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U.S. sailor in Vendee Globe has rounded the Cape of Good Hope

Tuesday, December 6th 2016

U.S. sailor in Vendee Globe has rounded the Cape of Good Hope

US sailor Rich Wilson has rounded the Cape of Good Hope at the bottom of South Africa and is heading towards Australia in the Vendée Globe race. Wilson, the only American in the single-handed round-the-world race, is now lying in 17th position, behind the leader, Armel Le Cléac’h. Wilson's IMOCA 60 Great American IV was refit for the race at the Maine Yacht Center in Yarmouth.

Suffering from severe asthma since childhood, he is at 66 the oldest skipper in the fleet. Of the 29 skippers who left Les Sables d’Olonne in western France on November 6, six have already withdrawn with due to damage or equipment problems. Wilson, who has been at sea for 30 days, crossed the Prime Meridian on December 2 and is now sailing in the Indian Ocean.

Wilson’s progress in the race is being followed by school kids in 26 countries around the world who read his daily ships logs and listen to his podcasts on the website for his educational program SitesALIVE! Teachers use the Ocean Challenge Live! curriculum, available for free and published in four languages, and students send questions to Wilson and his Team of Experts throughout the race. Outside the school program, he is being followed closely by fans in 22 additional countries.

The hardest and most famous sailing race in the world, the Vendée Globe involves sailing 28,000 miles around the world alone, with no stops and without assistance. It sets sail and finishes in Les Sables d’Olonne in France after rounding the Cape of Good Hope in South Africa, Cape Leeuwin in Southern Australia and the infamous Cape Horn at the tip of South America.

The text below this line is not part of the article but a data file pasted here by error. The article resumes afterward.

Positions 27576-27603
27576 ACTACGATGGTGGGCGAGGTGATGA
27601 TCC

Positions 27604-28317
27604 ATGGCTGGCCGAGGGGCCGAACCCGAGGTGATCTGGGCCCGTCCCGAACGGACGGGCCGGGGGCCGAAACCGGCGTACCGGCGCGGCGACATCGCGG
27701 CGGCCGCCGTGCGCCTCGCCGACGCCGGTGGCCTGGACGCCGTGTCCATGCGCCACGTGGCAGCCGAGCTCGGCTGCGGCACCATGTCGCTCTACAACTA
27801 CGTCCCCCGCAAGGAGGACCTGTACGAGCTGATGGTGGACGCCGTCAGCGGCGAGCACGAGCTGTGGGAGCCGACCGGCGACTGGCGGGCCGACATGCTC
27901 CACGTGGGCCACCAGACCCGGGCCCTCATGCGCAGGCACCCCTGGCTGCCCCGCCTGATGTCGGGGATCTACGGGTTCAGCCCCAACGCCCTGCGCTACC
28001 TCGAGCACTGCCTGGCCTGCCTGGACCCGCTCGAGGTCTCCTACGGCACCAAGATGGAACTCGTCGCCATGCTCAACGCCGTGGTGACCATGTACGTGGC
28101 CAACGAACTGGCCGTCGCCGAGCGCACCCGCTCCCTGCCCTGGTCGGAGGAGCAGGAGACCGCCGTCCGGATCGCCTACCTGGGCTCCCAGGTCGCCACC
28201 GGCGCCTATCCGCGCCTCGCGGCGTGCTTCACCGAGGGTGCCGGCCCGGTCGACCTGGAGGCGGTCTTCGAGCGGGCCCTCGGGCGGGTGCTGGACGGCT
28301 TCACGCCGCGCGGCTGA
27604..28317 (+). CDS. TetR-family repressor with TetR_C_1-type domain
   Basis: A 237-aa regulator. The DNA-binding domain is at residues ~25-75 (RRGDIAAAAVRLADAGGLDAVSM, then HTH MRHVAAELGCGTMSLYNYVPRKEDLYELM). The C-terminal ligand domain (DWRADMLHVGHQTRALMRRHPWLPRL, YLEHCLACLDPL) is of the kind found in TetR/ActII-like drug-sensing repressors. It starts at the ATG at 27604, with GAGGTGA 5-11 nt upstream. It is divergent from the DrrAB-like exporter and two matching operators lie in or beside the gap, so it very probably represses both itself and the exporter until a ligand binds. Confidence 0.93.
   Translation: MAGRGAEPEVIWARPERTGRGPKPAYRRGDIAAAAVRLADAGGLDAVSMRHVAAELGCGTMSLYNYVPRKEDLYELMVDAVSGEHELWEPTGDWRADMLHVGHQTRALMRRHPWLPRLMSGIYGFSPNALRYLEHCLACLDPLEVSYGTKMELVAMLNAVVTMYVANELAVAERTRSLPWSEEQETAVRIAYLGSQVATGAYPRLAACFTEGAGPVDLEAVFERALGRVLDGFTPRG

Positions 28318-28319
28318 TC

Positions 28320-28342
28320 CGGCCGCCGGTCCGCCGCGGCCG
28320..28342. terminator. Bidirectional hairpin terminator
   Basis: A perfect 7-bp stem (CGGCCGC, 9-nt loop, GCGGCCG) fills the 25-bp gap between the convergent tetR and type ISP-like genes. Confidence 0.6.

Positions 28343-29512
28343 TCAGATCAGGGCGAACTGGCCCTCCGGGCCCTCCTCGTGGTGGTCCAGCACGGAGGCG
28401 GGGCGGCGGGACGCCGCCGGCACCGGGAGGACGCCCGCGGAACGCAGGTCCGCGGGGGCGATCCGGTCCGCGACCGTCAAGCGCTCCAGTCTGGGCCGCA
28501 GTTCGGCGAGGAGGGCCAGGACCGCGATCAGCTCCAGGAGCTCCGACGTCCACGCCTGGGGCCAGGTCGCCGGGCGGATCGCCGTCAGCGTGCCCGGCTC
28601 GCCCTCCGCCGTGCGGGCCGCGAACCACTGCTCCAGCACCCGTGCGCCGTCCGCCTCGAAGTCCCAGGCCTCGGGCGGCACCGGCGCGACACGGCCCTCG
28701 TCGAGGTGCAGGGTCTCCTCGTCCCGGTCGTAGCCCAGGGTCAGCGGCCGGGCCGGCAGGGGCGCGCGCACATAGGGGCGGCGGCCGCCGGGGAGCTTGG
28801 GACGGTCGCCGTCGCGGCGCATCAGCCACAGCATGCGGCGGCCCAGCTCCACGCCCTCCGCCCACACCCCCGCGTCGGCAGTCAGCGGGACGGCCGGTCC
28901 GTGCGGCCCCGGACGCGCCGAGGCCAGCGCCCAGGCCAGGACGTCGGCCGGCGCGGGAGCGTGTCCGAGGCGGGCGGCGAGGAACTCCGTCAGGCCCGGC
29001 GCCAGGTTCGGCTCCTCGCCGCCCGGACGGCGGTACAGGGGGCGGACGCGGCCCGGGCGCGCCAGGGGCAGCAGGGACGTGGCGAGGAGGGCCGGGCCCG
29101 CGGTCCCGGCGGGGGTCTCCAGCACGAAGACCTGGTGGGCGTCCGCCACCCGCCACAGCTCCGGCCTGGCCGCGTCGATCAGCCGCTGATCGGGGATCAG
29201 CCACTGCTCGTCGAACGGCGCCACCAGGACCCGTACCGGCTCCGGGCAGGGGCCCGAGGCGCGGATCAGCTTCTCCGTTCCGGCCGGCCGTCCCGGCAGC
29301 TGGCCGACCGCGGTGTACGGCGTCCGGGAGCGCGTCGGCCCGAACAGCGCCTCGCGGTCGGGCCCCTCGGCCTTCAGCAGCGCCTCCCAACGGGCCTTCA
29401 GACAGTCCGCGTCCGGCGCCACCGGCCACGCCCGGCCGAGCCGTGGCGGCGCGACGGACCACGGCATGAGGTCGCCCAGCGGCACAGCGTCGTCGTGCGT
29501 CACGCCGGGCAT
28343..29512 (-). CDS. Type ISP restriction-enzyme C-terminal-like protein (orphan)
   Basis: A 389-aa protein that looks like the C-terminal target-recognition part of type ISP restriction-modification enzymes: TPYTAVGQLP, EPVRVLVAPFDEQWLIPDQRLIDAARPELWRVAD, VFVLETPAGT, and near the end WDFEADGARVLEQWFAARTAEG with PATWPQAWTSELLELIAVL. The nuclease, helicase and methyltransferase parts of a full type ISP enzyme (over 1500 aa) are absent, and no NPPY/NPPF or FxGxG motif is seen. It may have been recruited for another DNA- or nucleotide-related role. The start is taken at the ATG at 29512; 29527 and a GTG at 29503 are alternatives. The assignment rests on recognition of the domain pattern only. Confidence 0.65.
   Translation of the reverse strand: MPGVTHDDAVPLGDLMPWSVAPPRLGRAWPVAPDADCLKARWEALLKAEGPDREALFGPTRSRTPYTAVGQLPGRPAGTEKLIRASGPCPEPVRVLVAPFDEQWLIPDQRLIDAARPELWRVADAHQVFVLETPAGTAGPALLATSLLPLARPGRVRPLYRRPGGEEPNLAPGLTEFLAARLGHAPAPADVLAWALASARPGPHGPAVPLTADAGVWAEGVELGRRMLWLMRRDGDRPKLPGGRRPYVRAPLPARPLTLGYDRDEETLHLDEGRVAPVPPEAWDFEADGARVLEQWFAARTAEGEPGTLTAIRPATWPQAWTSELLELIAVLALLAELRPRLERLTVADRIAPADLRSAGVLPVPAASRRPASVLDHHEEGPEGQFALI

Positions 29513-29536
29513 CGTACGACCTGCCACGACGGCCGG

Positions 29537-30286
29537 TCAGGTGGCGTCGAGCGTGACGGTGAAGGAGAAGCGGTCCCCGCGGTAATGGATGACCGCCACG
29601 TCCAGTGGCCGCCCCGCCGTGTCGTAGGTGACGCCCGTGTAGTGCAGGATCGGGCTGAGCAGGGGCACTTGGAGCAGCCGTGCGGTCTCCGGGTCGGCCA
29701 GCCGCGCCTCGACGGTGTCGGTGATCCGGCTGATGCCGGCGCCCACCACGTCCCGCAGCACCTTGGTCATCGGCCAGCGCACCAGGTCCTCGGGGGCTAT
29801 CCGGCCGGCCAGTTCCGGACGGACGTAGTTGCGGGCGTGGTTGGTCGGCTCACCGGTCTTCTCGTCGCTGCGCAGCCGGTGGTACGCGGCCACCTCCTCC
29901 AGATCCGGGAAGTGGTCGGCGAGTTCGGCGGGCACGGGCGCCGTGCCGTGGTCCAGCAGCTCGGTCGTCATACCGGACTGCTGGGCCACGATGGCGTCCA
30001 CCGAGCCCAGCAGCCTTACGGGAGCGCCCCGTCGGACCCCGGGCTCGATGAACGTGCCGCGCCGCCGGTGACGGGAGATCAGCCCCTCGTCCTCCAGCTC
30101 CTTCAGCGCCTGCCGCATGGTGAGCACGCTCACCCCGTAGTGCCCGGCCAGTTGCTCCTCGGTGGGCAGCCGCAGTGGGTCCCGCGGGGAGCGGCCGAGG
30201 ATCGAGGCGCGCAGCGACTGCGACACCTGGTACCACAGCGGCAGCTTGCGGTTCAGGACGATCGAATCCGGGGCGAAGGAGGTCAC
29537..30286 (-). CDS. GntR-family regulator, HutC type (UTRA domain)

Wilson’s motivation to participate in the race is to engage and educate students around the world, through his live educational program. With degrees from Harvard, MIT and Harvard Business School, Wilson was a math teacher in the Boston school system when he realized that kids really paid attention when he confronted them with real world experiences. “Excite a kid with bats, bugs, and snakes in the rainforest, or with gales, flying fish, and dolphins at sea, and they will pay attention not knowing what will happen next,” Wilson said. “Then the science, geography, and math flow freely.”

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